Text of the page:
Manipulation and Tool Use in captive Yellow-Breasted Capuchin Monkeys (Cebus xanthosternos).
Int. J. of Comparative Psychology 21: 12-18.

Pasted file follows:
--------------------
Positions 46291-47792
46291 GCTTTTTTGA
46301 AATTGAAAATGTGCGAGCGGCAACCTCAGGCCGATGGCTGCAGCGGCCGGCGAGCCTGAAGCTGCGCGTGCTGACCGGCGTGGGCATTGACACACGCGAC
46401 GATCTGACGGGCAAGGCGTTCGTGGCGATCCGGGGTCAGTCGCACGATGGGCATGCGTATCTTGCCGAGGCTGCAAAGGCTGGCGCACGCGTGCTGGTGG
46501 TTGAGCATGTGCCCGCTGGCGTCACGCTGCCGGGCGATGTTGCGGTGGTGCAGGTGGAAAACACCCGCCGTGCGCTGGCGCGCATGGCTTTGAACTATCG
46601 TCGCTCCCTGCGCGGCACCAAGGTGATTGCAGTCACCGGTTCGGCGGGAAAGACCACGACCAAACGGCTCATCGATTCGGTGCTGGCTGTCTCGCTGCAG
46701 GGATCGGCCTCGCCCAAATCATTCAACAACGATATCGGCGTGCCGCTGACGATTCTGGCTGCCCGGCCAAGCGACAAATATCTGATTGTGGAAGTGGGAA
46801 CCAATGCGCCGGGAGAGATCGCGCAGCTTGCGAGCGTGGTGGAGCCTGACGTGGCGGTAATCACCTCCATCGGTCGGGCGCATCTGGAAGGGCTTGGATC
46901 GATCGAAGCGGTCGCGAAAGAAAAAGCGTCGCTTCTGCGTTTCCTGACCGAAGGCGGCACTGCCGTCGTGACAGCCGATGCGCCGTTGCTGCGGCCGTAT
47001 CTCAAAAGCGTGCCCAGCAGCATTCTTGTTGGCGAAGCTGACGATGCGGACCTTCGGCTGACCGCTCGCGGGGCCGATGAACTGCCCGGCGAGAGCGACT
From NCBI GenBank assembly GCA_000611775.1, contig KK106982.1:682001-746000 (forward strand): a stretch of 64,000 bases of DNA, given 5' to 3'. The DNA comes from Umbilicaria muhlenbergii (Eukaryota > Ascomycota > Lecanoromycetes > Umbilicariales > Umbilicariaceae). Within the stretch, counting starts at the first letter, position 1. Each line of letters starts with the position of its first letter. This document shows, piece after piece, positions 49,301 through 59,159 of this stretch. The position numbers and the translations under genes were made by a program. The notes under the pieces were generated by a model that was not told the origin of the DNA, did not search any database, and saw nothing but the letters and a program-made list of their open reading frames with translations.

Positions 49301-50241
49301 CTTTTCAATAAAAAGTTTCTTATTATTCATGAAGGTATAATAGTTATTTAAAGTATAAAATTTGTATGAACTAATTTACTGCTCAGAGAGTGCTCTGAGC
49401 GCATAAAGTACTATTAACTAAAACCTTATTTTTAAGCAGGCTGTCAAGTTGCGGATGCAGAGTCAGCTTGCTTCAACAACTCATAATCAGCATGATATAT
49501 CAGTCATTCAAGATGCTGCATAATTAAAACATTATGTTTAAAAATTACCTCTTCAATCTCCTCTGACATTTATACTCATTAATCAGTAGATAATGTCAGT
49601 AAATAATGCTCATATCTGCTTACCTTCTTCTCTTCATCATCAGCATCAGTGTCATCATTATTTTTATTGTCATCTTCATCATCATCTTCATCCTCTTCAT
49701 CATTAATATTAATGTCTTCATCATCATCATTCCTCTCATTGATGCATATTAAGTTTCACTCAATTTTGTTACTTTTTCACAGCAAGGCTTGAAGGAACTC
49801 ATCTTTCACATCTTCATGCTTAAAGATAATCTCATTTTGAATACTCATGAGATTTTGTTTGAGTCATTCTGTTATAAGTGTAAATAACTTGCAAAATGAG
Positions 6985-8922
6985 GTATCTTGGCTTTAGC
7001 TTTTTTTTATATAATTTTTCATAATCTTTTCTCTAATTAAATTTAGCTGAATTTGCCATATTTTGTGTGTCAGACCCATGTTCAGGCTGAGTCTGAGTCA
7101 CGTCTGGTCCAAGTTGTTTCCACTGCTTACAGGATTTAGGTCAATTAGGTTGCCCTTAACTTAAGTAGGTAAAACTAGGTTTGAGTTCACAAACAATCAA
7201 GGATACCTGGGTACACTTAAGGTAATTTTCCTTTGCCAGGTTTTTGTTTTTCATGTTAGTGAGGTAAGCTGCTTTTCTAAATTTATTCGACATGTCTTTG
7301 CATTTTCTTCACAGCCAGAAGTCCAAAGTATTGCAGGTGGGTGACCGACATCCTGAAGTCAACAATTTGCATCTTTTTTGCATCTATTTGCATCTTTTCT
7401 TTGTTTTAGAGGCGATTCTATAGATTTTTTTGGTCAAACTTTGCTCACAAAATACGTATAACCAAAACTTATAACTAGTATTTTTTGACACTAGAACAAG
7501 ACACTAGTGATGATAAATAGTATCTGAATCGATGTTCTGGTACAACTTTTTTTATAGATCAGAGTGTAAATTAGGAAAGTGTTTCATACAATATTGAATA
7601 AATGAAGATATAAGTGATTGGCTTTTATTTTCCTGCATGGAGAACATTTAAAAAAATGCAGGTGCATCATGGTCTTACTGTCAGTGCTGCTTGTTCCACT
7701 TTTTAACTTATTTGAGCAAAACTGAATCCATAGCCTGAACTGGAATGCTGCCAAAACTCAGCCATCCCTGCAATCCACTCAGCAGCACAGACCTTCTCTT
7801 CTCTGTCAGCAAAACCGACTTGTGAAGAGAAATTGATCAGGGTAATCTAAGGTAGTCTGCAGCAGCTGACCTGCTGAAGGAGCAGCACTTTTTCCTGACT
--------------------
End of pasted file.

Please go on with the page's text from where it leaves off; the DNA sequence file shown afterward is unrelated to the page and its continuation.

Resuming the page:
In this short report we test, at an individual level, the prediction that tool use abilities and manipulative tendencies should be correlated, derived from hypotheses in the literature which connect them at a cognitive and evolutionary level. We recorded manipulative events of six captive yellow-breasted capuchin monkeys and later compared these results to their performance in a tool using task. The frequency of time each animal was involved with manipulative events was not correlated to the number of tool-using events displayed by them, even when we analyzed the males only (the most frequent manipulators). This result goes against the idea that tool use in Cebus is a product of both manipulative propensities and tendency to use objects. Most likely, the evolution of tool use in Cebus was due to a complex combination of factors, belonging to various behavioral systems, not only to the foraging one.